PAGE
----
New York and Connecticut theater reviews and news

Connecticut Theater

"Li’L Abner"
Goodspeed Musicals, East Haddam, CT

In the 1950s, before most of us were aware of racism, sexism, ageism and insults to hill-billies, we all eagerly read the “Li’l Abner” comic strip. We faithfully followed the adventures of the Yokum family. We adored sweet little Pappy Yokum, feisty Mammy Yokum, and the luscious Daisy Mae. Most of all, we focused on that handsome hunk, Li’l Abner himself, as he dodged Daisy Mae’s determined pursuit through the hills of a mythical Appalachia.

When Al Capp’s “Li’L Abner” finally made its way from strip to stage in 1959, it lost much of its impact, at least for this aficionado. No matter that the musical’s book was faithful to the original stories of Dogpatch, USA. No matter that the esteemed Johnny Mercer wrote the lyrics. No matter that the actors did look like their cartoon counterparts. Al Capp’s cartoons were the real thing, and staged renderings paled by comparison.

With such a mindset for starters, this reviewer found it difficult to whip up enthusiasm for any staged “Li’l Abner,” including the current revival at Goodspeed Musicals. Nor did this revival itself merit raves. Staging and choreography were lackadaisical, and few good singing voices were on hand. The best of this show was to be found in its two appealing leads (Glenn Lawrence in the title role and Christeena Michelle Riggs as Daisy Mae) and David Gallo’s right-on-target set design. The set and props--cartoons brought to life--are truly the stars of the show. Shacks, statues, and the Lincoln Memorial are all delightful black-and-white cut-outs. As for the lead performers, both have the ability to put over songs and characterizations. Riggs is a cuddly little number, a virgin ripe for the picking. And Lawrence, also ripe for the picking, is a tall, broad-shouldered hunk with a goofy smile.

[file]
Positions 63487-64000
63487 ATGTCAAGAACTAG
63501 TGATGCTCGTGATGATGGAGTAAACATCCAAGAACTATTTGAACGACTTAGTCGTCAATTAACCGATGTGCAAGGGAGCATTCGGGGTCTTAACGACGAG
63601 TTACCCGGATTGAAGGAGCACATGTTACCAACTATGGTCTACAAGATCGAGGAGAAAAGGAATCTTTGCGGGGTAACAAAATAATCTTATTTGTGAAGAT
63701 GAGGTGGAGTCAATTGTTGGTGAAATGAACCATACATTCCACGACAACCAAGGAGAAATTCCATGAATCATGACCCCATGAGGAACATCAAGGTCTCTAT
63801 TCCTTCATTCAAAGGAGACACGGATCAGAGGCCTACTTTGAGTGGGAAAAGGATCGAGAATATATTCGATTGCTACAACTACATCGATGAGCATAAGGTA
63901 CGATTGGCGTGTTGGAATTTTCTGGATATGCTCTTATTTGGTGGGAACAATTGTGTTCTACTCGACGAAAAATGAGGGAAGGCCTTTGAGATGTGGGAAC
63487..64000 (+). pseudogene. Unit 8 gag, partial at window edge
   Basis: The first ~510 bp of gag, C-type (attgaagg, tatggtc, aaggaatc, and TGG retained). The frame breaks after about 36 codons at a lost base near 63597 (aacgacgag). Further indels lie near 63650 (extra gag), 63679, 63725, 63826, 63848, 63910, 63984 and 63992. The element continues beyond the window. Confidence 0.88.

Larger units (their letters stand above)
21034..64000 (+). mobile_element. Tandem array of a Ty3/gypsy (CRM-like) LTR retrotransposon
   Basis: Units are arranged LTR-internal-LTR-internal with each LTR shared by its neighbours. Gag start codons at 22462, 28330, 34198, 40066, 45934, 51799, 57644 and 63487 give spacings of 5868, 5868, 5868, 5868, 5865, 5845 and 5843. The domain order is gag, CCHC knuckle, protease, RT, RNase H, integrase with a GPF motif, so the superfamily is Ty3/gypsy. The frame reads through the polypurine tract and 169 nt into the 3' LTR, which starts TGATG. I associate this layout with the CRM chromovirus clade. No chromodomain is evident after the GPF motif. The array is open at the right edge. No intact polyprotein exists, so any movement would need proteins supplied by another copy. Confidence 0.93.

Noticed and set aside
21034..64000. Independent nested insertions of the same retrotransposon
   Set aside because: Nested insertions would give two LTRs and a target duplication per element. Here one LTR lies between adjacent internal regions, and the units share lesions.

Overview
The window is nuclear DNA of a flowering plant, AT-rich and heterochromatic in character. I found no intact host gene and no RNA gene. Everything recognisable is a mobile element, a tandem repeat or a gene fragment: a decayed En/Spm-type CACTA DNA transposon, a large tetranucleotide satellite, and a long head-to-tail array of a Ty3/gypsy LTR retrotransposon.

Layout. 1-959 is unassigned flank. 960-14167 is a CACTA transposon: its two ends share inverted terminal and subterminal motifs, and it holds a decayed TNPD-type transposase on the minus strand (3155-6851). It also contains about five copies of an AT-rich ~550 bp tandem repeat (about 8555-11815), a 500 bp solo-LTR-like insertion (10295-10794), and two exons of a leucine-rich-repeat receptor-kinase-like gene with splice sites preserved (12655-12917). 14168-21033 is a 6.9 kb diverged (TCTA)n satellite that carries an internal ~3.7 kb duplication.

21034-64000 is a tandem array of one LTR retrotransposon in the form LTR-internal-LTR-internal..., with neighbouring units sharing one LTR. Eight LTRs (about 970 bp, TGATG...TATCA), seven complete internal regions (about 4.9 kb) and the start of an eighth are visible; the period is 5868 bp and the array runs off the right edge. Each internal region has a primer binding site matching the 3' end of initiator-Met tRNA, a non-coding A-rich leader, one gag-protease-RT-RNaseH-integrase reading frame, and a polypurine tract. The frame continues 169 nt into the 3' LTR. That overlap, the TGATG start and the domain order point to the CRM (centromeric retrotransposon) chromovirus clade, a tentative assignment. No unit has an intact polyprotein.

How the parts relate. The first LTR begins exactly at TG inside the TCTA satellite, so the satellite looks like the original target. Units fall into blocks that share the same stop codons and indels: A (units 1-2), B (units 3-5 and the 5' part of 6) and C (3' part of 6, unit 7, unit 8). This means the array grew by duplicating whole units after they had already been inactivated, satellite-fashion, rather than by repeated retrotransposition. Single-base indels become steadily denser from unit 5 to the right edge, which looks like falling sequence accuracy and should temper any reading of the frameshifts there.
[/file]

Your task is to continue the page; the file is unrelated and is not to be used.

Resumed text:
Moreover, it must be acknowledged, the players (outfitted in Michael Krass’s silly costumes) look like faithful renditions of the comic strip characters. And, besides the two leads, others offer striking moments in the show. William McCauley as General Bullmoose talks/sings his way through “Progress is the Root of All Evil,” making a strong, hilarious comment on corrupt politics. And Christopher Windom, as the sly, slinky Evil Eye Fleagle is by far the best dancer of the lot. His moments on stage lift the show to a higher professional level.

All told, “Li’l Abner” does not measure up to the best of Goodspeed offerings. But there’s always the bar, the terrace, the glorious river view, the sheer fun of a day trip to Goodspeed.

-- Irene Backalenick
May 21, 2006

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